The dermatologic subspecialty called Mohs surgery focuses on the excision of skin cancers using a tissue-sparing technique that allows intraoperative assessment of 100% of the peripheral and deep tumor margins developed in the 1930s by Dr. Frederic E. Mohs. The procedure is defined as a type of CCPDMA processing. Physicians trained in this technique must be comfortable with both pathology and surgery, and dermatologists receive extensive training in both during their residency. Physicians who perform Mohs surgery can receive training in this specialized technique during their dermatology residency, but many will seek additional training either through preceptorships to join the American Society for Mohs Surgery or through formal one- to two-year Mohs surgery fellowship training programs administered by the American College of Mohs Surgery.
This technique requires the integration of the same doctor in two different capacities: surgeon as well as pathologist. In case either of the two responsibilities is assigned to another doctor or qualified health care professional, it will not be considered to be Mohs surgery.
Physicians can qualify for this specialization by completing both a pediatric residency and a dermatology residency. Or they might elect to complete a post-residency fellowship. This field encompasses the complex diseases of the neonates, hereditary skin diseases or genodermatoses, and the many difficulties of working with the pediatric population.
Teledermatology is a form of dermatology where telecommunication technologies are used to exchange medical information via all kinds of media (audio, visual and also data communication, but typically photos of dermatologic conditions) usually made by non-dermatologists for evaluation off-site by dermatologists). This subspecialty deals with options to view skin conditions over a large distance to provide knowledge exchange, to establish second-opinion services for experts or to use this for follow-up of individuals with chronic skin conditions. Teledermatology can reduce wait times by allowing dermatologists to treat minor conditions online while serious conditions requiring immediate care are given priority for appointments.
Dermatoepidemiology is the study of skin disease at the population level. One aspect of dermatoepidemiology is the determination of the global burden of skin diseases  From 1990 to 2013, skin disease has constituted approximately 2% of total global disease disability  as measured in disability adjusted life years (DALYS).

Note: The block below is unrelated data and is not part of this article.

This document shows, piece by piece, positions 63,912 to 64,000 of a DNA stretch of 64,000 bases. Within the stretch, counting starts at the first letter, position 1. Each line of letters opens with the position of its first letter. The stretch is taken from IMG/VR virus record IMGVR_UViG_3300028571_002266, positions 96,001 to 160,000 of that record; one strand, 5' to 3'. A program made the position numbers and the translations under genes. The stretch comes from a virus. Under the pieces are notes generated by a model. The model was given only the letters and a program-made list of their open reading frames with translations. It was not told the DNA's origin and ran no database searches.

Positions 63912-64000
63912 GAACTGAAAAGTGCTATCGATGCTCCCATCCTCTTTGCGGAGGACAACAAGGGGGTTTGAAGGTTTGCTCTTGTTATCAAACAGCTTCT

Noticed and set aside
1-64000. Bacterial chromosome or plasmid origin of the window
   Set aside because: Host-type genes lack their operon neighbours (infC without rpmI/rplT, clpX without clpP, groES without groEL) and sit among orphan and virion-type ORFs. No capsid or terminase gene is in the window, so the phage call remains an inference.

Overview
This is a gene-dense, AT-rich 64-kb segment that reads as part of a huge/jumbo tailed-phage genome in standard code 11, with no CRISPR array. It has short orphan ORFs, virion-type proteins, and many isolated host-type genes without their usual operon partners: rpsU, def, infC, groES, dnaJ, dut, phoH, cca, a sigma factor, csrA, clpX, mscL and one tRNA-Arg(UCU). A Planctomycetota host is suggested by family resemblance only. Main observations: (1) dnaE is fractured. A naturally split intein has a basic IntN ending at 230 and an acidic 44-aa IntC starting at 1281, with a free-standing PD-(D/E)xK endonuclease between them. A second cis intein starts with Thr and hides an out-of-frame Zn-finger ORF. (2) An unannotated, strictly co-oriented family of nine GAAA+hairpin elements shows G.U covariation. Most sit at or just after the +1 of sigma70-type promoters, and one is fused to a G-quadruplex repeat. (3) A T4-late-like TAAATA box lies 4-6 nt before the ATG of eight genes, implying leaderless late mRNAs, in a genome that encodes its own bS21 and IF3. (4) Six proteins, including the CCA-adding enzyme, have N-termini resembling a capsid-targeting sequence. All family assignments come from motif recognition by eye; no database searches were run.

Therapies provided by dermatologists include, but are not restricted to the following:
- Excision and treatment of skin cancer
- Cryosurgery – for the treatment of warts, skin cancers, and other dermatosis.
- Cosmetic filler injections
- Hair removal with laser or other modalities
- Hair transplantation – a cosmetic procedure practiced by many dermatologists.
- Intralesional treatment – with steroid or chemotherapy.
- Laser therapy – for both the management of birth marks, skin disorders (like vitiligo), tattoo removal, and cosmetic resurfacing and rejuvenation.
- Chemical peels for the treatment of acne, melasma, and sun damage
- Photodynamic therapy – for the treatment of skin cancer and precancerous growths.
- Phototherapy – including the use of narrowband UVB, broadband UVB, psoralen and UVB.
- Tattoo removal with laser.
- Tumescent liposuction – liposuction was invented by a gynecologist. A dermatologist (Dr. Jeffrey A. Klein) adapted the procedure to local infusion of dilute anesthetic called tumescent liposuction. This method is now widely practiced by dermatologists, plastic surgeons and gynecologists.
- Radiation therapy – although rarely practiced by dermatologists, many dermatologist continue to provide radiation therapy in their office.
- Vitiligo surgery – Including procedures like autologous melanocyte transplant, suction blister grafting and punch grafting.
- Allergy testing – 'Patch testing' for contact dermatitis.
- Systemic therapies – including antibiotics, immunomodulators, and novel injectable products.
- Topical therapies – dermatologists have the best understanding of the numerous products and compounds used topically in medicine.
Most dermatologic pharmacology can be categorized based on the Anatomical Therapeutic Chemical Classification System, specifically the ATC code D.